Adverse effect of paternal hepatitis B virus infection on clinical pregnancy after frozen–thawed embryo transfer
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This study aimed to determine the effect of paternal hepatitis B virus (HBV) infection on reproductive outcomes of couples undergoing frozen–thawed embryo transfer (FET).
This retrospective cohort study included FET cycles performed between January 2014 and March 2017 in couples with a hepatitis B surface antigen (HBsAg)-positive male partner and an HBsAg-negative female partner, which was categorized as HBsAg group. The FET cycles underwent by couples with both HBsAg-negative partners were randomly selected as controls. The primary outcome was clinical pregnancy.
A total of 117 FET cycles, comprising 39 in the HBsAg group and 78 in the control group, were included. Couples with HBsAg-positive male partners had significantly lower clinical pregnancy rate (17.9 vs 41.0%, P = 0.013), lower implantation rate (11.1 vs 24.5%, P = 0.014), and lower live birth rate (12.8 vs 30.8%, P = 0.034) compared with the control group. Moreover, the multivariate logistic regression analysis showed that paternal HBV infection was negatively associated with clinical pregnancy (odds ratio = 0.297, 95% confidence interval 0.108–0.817, P = 0.019). The miscarriage rate was not significantly different between the two groups (28.6 vs 25.0%, P = 1.000).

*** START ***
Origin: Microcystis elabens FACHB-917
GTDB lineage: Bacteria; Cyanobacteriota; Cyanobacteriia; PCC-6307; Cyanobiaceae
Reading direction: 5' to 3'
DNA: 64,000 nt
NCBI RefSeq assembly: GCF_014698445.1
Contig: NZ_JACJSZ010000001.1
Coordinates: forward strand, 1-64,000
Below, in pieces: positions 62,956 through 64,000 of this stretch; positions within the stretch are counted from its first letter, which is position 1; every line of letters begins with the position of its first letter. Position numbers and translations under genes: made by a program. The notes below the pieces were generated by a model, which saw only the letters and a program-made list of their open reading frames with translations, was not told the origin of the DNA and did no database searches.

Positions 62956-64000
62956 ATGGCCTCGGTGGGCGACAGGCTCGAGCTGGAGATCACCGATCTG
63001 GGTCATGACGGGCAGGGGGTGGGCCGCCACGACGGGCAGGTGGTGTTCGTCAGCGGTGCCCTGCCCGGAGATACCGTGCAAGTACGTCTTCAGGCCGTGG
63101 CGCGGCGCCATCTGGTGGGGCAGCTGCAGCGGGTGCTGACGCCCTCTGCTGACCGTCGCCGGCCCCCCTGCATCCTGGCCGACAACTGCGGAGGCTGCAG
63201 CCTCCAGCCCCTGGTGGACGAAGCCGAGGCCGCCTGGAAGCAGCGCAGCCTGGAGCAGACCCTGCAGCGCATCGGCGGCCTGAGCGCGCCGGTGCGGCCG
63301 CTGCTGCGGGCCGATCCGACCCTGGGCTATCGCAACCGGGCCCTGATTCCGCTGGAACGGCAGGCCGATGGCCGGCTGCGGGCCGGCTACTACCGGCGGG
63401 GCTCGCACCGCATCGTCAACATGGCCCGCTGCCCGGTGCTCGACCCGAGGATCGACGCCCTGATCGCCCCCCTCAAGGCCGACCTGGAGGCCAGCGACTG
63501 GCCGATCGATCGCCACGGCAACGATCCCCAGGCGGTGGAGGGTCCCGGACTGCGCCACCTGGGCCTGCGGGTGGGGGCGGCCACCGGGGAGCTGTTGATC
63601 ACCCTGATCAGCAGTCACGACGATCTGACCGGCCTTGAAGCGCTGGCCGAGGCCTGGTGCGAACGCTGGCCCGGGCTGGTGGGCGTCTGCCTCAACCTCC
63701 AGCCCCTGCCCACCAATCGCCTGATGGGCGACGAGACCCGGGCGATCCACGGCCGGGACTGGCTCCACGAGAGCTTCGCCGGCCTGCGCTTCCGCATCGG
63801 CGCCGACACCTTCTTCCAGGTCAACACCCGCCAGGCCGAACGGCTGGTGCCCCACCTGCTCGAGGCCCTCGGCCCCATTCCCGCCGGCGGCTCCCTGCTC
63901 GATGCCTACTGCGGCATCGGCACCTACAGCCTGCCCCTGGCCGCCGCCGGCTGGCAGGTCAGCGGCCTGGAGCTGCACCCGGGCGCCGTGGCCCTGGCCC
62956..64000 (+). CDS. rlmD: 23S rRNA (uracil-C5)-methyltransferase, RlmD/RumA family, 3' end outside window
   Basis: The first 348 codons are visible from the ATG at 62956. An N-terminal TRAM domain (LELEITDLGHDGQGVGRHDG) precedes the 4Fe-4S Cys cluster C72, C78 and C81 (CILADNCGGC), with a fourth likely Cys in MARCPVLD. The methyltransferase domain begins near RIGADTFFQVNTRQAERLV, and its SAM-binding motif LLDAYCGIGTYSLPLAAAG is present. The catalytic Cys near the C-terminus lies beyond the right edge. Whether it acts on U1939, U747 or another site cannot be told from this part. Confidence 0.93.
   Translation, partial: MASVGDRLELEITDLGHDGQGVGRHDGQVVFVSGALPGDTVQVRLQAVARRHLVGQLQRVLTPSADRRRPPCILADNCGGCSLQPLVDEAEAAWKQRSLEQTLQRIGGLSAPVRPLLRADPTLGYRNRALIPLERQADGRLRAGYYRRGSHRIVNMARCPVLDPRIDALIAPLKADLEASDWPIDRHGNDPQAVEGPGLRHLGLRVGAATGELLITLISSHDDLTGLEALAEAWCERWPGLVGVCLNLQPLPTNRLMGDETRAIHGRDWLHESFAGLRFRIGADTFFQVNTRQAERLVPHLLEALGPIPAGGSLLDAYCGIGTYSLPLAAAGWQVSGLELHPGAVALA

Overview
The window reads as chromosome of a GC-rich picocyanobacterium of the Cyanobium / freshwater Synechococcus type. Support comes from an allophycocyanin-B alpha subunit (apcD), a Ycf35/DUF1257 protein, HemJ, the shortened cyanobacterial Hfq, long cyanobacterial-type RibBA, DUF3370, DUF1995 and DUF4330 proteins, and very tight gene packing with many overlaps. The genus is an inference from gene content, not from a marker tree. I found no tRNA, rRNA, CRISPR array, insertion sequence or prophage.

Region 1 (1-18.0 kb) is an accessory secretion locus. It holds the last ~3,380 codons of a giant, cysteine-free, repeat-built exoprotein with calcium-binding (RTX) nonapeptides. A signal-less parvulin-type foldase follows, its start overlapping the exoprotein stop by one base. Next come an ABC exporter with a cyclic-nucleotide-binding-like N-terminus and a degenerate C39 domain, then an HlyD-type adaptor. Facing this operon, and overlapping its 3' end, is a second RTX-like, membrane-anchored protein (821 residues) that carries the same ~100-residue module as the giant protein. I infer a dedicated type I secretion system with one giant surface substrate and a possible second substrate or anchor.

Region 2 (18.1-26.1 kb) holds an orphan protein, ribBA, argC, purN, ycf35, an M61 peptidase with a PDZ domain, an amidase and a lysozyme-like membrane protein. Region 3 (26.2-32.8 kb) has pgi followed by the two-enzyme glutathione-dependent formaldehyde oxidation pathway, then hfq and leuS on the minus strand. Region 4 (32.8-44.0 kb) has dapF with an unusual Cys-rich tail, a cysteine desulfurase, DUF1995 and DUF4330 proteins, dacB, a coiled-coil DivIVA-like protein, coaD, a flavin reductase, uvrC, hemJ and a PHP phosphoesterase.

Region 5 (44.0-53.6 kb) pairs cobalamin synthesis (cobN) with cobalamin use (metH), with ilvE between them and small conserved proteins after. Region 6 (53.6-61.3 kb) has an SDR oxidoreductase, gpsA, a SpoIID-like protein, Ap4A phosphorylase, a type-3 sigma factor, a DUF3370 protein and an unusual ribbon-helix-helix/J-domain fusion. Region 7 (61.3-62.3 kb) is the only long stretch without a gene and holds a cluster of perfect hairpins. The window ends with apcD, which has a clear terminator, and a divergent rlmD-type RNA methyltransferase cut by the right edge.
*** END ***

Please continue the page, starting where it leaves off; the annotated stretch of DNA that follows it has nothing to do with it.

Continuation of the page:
Paternal HBV infection resulted in a lower frequency of clinical pregnancy after FET, a difference that was probably attributed to a detrimental effect of HBV on the ability of embryos to survive freezing and thawing.
KeywordsClinical pregnancy FET HBV Live birth
FH: Project development, data analysis and manuscript writing. LSW: Data collection or management and data analysis. CYZ: Project development. SLL: Data collection or management. CGS: Data analysis. LNH: Project development and manuscript editing.
Compliance with ethical standards
Conflict of interest
The authors declare that they have no conflict of interest.
This study was conducted after approval and according to the guidelines of the institutional review board of The Second Affiliated Hospital of Chongqing Medical University (Approval Number: 2018-2). Individual consent to participate in the study was not obtained since it was a medical records-based retrospective study.
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